Should we fear a “Grexit” – January 2015

Should we fear a “Grexit” – January 2015

On the face of it you would be forgiven for asking why so many column inches have been devoted to the result of an election in Greece, given as a country, it is effectively bankrupt and has been on the periphery of Europe for some time now.  Well can we draw any comparisons between the successful election of a party looking to re-negotiate its relationship with Europe and the noises coming from our own prime minister who is of course seeking election in May?

If Greek politics were surprising enough, Syriza, the Far Left winner of the Greek elections have formed a coalition with the Greek Independents, a right wing party, leading to Syriza leader Alexis Tsipras taking the oath as the country’s new Prime Minister.  One would imagine that they have little common ground or shared political views, however, the one issue that has drawn them together is Anti Austerity.

The tight budgetary demands placed on Greece by the “Troika” – the EU, European Central Bank and the International Monetary Fund – in return for a huge bailout of circa 240 billion Euros, has meant that many Greeks have slipped into poverty since the financial crisis in 2008, so perhaps if anything it is a surprise that the anti-austerity coalition has only managed to capture 162 of the 300 parliamentary seats.  If not a landslide vote against austerity, certainly a formal rejection of the restrictions placed on Greece in exchange for the bailout.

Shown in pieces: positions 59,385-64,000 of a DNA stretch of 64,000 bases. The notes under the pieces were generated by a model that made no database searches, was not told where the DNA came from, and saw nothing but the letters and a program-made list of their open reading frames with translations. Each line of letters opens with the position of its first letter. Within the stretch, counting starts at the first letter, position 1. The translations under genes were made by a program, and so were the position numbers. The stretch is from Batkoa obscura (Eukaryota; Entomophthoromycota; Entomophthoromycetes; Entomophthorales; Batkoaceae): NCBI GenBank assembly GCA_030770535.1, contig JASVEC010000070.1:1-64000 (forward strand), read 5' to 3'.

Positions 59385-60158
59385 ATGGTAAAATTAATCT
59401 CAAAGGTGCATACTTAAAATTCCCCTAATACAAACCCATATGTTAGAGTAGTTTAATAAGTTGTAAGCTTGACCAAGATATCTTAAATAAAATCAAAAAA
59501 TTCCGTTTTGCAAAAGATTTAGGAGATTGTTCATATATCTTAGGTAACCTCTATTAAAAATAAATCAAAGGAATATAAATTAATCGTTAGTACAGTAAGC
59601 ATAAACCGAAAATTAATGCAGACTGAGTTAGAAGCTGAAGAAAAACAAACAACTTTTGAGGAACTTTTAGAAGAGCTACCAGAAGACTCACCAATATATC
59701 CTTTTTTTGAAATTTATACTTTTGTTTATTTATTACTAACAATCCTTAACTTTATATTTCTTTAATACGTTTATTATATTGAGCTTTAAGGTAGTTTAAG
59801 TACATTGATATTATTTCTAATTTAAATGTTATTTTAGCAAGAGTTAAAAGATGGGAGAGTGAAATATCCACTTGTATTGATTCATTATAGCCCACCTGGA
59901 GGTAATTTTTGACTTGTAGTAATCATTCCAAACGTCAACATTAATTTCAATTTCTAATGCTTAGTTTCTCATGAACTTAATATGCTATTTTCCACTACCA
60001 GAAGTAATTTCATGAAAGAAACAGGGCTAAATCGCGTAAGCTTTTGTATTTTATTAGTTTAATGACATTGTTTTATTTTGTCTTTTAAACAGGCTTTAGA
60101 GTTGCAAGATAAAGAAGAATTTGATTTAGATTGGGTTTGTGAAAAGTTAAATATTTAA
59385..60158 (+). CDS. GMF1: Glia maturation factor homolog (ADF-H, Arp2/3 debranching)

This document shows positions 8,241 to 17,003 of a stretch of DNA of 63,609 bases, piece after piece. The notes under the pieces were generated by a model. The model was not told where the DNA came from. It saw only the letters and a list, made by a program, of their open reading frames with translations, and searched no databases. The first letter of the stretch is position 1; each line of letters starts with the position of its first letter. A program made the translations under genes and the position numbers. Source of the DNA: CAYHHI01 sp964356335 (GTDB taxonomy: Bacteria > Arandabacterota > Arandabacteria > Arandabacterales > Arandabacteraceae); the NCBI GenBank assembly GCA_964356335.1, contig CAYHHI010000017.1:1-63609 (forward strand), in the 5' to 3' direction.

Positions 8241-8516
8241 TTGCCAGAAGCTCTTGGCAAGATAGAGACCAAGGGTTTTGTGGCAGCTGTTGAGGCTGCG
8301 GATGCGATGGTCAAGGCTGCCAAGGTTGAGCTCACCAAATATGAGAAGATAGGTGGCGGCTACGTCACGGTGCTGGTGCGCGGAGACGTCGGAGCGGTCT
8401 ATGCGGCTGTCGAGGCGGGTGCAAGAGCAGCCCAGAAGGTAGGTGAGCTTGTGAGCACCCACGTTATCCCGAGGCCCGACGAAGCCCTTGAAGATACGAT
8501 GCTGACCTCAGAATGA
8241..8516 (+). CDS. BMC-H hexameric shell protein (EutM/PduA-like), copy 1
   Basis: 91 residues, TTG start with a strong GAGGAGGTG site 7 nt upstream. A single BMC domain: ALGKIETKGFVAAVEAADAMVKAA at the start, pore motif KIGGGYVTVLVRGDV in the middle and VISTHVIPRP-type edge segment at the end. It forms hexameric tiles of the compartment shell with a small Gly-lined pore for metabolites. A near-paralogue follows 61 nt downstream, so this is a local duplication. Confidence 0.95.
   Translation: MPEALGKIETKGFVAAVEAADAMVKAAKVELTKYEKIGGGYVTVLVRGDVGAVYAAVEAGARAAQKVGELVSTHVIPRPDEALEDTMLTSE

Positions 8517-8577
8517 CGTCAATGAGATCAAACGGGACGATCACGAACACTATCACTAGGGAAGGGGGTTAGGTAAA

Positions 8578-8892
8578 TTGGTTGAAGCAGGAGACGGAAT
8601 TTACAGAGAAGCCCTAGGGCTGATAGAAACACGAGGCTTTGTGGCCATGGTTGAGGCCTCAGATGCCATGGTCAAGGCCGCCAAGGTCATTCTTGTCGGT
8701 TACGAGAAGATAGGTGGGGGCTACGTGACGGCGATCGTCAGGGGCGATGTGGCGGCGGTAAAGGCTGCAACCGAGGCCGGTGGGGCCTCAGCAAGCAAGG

So it would appear that the New Prime Minister has a mandate to begin a negotiation, but can we see this leading to a break-up of the “European Experiment”.  In recent days Mr Tsipras has reconfirmed his commitment to the Euro and markets appear to have taken some confidence from that, with the Euro recovering from an 11 year low against the dollar and the main markets in Europe rising on hopes that the bailout terms can be reset.

It is arguable whether Syriza can follow through on their pre-election pledges.  Whilst the European Commission head Jean-Claude Juncker stated “The European Commission stands ready to continue assisting Greece in achieving these goals…………….. promoting sustainable jobs and growth”, it would appear that other leaders in Europe are less sympathetic.

Whilst there are a myriad of possible outcomes, were Syriza to be successful in the negotiations, one of the greatest concerns might be the further rise of anti-austerity nationalist parties throughout Europe, which would certainly put a strain on the Eurozone which eventually may reach breaking point.

On the reverse, perhaps the markets have taken the news so well in the belief that a Europe without the burden of Greece would be stronger and therefore any hard line stance taken in Athens may well be rebuffed in Brussels and Berlin, therefore hastening the end of Greece’s involvement.

That in itself raises many more questions than we have space to deal with here, but some comparisons can certainly be made with David Cameron’s commitments to a renegotiation of membership of Europe and the potential right wing (ish) alliances he may need to make in May.